Almost a year since Loudoun County began billing for ambulance transports, the money is starting to trickle down to volunteer rescue squads.
The county began sending out bills for ambulance rides for the first time last July. The chief target was insurance companies, Medicaid and Medicare, rather than residents’ wallets. Funding for ambulance services, county staff reasoned, was already built into insurance premiums and federal programs, and was just being left on the table.
Exemptions and exceptions also were built in to the billing for people who couldn’t afford to pay for their transport—nobody would be sent to debt collection, and nobody’s credit rating would be impacted. The anticipated new collections—the program was budgeted to bring in $4.5 million this year, but estimates were reduced to $3.5 million in fiscal year 2017—would cover the program’s administrative costs and the rest would be sent out to help first responders.
But volunteer rescue squads have worried that the billing would do more harm than good by cutting into their fundraising.
“I have had people in the community ask me why they should continue to donate when, if they need 911, they’re going to be charged for it anyways,” said Purcellville Volunteer Rescue Squad President Aaron Kahn. “I just explain how, although the ambulance billing is nice, expenses for running a rescue squad are still extremely high, and every dollar matters.”
He said the key is letting the public know how much the work of a rescue squad costs, even at the two Loudoun stations where all the EMTs and drivers are volunteers.
A new ambulance can cost $200,000, even before it is outfitted with medical equipment and Kahn said volunteer rescue squads must lean on the county more than ever for support.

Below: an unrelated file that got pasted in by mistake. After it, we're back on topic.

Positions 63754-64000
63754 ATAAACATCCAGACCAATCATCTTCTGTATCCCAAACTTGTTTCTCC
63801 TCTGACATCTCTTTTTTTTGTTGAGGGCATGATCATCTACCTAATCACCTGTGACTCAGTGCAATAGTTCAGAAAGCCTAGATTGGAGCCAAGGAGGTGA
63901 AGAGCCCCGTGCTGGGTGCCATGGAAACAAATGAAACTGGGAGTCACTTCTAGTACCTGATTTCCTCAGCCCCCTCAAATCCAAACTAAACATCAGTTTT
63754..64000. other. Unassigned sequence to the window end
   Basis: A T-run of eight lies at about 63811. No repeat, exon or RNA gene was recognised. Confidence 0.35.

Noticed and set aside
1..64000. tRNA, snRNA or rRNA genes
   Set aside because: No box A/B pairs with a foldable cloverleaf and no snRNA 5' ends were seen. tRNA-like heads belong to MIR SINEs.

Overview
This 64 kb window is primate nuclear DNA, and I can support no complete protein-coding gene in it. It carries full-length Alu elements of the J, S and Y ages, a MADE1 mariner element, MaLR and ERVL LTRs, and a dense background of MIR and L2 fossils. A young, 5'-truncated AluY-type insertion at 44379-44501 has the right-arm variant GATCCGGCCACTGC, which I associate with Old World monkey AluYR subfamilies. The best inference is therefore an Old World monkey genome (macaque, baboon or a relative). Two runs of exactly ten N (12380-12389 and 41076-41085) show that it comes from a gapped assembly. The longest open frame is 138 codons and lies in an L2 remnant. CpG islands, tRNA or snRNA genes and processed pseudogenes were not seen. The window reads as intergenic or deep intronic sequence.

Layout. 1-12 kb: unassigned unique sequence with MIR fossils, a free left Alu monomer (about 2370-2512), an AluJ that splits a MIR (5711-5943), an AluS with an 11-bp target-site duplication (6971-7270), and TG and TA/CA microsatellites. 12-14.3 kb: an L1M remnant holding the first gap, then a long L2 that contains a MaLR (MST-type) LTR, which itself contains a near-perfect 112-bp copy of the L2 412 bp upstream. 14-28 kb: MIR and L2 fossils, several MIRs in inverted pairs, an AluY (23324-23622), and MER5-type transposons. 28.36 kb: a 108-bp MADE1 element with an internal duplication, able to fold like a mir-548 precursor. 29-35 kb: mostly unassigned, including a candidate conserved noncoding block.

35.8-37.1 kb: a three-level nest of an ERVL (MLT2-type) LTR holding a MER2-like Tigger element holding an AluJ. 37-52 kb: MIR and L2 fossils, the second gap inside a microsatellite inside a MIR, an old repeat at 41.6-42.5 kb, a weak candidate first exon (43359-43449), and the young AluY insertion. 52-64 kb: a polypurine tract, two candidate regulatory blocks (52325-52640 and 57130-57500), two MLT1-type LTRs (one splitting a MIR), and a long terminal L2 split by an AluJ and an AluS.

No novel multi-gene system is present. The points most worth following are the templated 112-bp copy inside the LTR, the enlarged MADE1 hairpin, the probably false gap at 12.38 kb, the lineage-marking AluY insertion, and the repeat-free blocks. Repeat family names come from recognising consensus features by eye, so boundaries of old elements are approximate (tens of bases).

Now, with two quarters of billing and distribution done, the county has collected $932,445. Of that, $587,022 went back into the county through administrative costs and contributions to the Department of Fire, Rescue and Emergency Management and system infrastructure. The remaining 37 percent went to volunteers.
“At this point we’ve certainly received more than nothing; however, I wouldn’t say it’s made up for all of our financial troubles, or making ends meet,” Kahn said. His squad got a check for the first two quarters of billing for $12,028.
It’s not nothing—but measured against the cost of operating a rescue squad, it can seem like a drop in the bucket.
For billing purposes, the county charges $467 to $770 per ambulance ride (based on the level of service required), plus $11 per mile. In the first quarter of fiscal year 2016, the county calculates it recouped $44.39 per run. In the second quarter, that rose to $184.
Kahn said his Purcellville squad is using the money to purchase a powered cot, as it attempts to avoid patient and provider injury by replacing all its manual cots. One of those powered cots costs about $18,000.
Still, Kahn said, “That is an item we would not be able to afford without the ambulance billing.”
Doug Rambo, treasurer of the Sterling Volunteer Rescue Squad, the county’s other all-volunteer squad, calculated that Sterling volunteers ran about two-thirds of all calls in the county during both quarters from their three stations. In the second quarter, after the county had taken its cut, the Sterling squad got $39.72 per incident. Purcellville took in $41.58 per incident.